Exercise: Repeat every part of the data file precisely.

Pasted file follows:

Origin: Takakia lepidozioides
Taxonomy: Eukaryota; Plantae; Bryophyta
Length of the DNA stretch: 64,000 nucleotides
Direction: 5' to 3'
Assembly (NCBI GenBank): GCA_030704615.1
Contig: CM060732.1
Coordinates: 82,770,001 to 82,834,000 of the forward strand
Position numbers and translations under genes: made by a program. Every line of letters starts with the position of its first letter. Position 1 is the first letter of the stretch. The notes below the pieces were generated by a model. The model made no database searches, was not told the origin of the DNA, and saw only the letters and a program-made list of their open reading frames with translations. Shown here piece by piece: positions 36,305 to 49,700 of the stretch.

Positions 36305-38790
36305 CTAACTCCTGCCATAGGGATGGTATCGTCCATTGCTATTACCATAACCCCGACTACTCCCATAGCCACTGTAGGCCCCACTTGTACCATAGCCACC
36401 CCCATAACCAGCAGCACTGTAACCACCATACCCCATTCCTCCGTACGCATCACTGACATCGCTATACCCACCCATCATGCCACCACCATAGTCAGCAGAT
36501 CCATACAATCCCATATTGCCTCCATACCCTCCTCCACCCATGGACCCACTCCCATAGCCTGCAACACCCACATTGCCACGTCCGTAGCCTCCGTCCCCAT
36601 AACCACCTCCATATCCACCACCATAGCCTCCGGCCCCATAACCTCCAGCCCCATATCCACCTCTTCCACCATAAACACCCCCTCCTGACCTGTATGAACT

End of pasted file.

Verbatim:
Origin: Takakia lepidozioides
Taxonomy: Eukaryota; Plantae; Bryophyta
Length of the DNA stretch: 64,000 nucleotides
Direction: 5' to 3'
Assembly (NCBI GenBank): GCA_030704615.1
Contig: CM060732.1
Coordinates: 82,770,001 to 82,834,000 of the forward strand
Position numbers and translations under genes: made by a program. Every line of letters starts with the position of its first letter. Position 1 is the first letter of the stretch. The notes below the pieces were generated by a model. The model made no database searches, was not told the origin of the DNA, and saw only the letters and a program-made list of their open reading frames with translations. Shown here piece by piece: positions 36,305 to 49,700 of the stretch.

Positions 36305-38790
36305 CTAACTCCTGCCATAGGGATGGTATCGTCCATTGCTATTACCATAACCCCGACTACTCCCATAGCCACTGTAGGCCCCACTTGTACCATAGCCACC
36401 CCCATAACCAGCAGCACTGTAACCACCATACCCCATTCCTCCGTACGCATCACTGACATCGCTATACCCACCCATCATGCCACCACCATAGTCAGCAGAT
36501 CCATACAATCCCATATTGCCTCCATACCCTCCTCCACCCATGGACCCACTCCCATAGCCTGCAACACCCACATTGCCACGTCCGTAGCCTCCGTCCCCAT
36601 AACCACCTCCATATCCACCACCATAGCCTCCGGCCCCATAACCTCCAGCCCCATATCCACCTCTTCCACCATAAACACCCCCTCCTGACCTGTATGAACT